After speaking with SWC’s Rabbi Abraham Cooper, Nick Cannon issues apology
TV host pulls down controversial video of his podcast with Professor Griff
Hours after issuing a defiant and angry rant about being silenced, TV host Nick Cannon returned to social media with a more apologetic tone to the Jewish community.
“On my podcast I used words & referenced literature I assumed to be factual to uplift my community [which] instead turned out to be hateful propaganda and stereotypical rhetoric that pained another community,” Cannon wrote. “For this I am deeply sorry but now together we can write a new chapter of healing.”
Cannon tweeted that he had spoken with Rabbi Abraham Cooper, associate dean of the Simon Wiesenthal Center, to better understand the hurtful nature of his words. “I extend my deepest and most sincere apologies to my Jewish sisters and brothers for the hurtful and divisive words that came out of my mouth during my interview with Richard Griffin,” the TV host wrote.
Cooper spoke to Jewish Insider about his conversation with Cannon yesterday.
“I think he’s finally owning up to what he did,” Cooper told JI, noting that, before they spoke, he sent Cannon a list of hateful remarks that Louis Farrakhan has made over the years. “If you want to talk, I’d like to make sure you read that first,” Cooper said he told Cannon. The rabbi said that Cannon reached out to the Simon Wiesenthal Center, and the two spoke via phone, and are slated to meet in person in the coming days. “If someone is interested in talking and moving forward and doing things together, the first thing that has to happen is there has to be an apology,” Cooper said, noting that he gave Cannon “a little lesson in Judaism 101. Which is, I think one of the greatest gifts that we gave to the world is the notion that a person can change and you can repent and you do so by owning up to what you did.”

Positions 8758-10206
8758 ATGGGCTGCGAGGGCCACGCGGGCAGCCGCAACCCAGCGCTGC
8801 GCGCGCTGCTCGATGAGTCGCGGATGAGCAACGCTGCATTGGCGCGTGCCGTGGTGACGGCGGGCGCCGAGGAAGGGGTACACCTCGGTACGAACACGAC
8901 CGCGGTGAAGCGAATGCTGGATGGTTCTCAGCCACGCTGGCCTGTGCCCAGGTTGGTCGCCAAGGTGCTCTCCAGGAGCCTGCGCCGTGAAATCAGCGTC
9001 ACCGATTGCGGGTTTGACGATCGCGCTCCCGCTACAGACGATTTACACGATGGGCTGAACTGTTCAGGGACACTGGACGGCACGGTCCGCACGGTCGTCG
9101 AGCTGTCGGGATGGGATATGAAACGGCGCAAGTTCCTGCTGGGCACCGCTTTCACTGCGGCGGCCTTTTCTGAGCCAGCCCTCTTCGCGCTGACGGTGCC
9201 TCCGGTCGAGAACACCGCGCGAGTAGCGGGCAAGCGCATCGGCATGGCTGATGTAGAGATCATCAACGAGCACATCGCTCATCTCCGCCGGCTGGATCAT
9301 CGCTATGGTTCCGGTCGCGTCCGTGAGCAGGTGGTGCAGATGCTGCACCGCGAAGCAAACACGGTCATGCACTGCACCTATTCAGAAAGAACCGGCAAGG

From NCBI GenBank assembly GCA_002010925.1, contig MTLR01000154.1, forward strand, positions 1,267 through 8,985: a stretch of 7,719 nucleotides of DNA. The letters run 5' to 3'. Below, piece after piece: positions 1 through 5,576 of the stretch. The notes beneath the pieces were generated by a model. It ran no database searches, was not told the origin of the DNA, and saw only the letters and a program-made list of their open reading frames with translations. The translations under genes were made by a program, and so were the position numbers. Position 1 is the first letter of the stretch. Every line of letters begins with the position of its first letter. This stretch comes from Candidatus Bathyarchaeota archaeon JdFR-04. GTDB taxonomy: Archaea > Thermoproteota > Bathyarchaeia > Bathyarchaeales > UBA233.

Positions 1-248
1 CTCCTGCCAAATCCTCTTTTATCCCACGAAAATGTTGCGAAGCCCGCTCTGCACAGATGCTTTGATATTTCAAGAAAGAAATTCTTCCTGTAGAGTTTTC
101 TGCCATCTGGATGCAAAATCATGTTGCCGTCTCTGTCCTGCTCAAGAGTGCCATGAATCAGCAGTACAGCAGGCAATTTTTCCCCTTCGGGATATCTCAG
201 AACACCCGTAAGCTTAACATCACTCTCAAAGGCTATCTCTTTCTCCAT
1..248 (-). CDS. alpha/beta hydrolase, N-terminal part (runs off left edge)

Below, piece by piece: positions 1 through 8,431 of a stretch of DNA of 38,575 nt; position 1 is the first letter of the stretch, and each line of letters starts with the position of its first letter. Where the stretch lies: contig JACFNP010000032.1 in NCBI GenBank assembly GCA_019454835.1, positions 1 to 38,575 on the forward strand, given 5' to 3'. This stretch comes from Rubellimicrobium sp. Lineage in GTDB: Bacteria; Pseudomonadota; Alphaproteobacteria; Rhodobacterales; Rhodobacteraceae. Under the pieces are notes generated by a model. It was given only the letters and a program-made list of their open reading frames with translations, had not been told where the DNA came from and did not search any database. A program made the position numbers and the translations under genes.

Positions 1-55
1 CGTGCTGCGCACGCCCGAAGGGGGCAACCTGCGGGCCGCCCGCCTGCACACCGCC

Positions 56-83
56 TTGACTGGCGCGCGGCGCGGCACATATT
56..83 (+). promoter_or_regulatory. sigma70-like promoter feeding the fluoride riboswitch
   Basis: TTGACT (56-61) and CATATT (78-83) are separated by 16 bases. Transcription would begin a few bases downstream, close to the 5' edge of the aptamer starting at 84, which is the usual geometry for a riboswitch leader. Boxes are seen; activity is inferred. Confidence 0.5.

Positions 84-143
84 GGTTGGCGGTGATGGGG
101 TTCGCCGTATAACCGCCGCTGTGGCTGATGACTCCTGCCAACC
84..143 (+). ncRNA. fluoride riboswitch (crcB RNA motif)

But Cooper also noted that the real changes in the African American community’s outlook need to come from within. “Whatever changes are going to take place, are not going to be dictated by a rabbi, or any Jew for that matter,” Cooper said. “I also emphasized that Judaism is not a race, we’re a people, of all kinds of colors. And the idea of of reducing everything through the lens of race is a bad thing.”
In Cannon’s social media apology, he admitted that the comments he made on his podcast “reinforced the worst stereotypes of a proud and magnificent people and I feel ashamed of the uninformed and naïve place that these words came from.” He added that he had removed the video in question from YouTube.
“While the Jewish experience encompasses more than 5,000 years and there is so much I have yet to learn, I have had at least a minor history lesson over the past few days and to say that it is eye-opening would be a vast understatement,” Cannon wrote. “I want to assure my Jewish friends, new and old, that this is only the beginning of my education — I am committed to deeper connections, more profound learning and strengthening the bond between our two cultures today and every day going forward.”
Late Tuesday, ViacomCBS fired Cannon after he refused to apologize for his statements and comments. On Wednesday, Fox issued a statement that Cannon would continue to host and executive produce “The Masked Singer” after his apology.
“When we were made aware of Nick Cannon’s interview with Richard Griffin on YouTube, we immediately began a dialogue with Nick,” the network said in a statement. “He is clear and remorseful that his words were wrong and lacked both understanding and context, and inadvertently promoted hate. This was important for us to observe. Nick has sincerely apologized, and quickly taken steps to educate himself and make amends. On that basis and given a belief that this moment calls for dialogue, we will move forward with Nick and help him advance this important conversation, broadly.”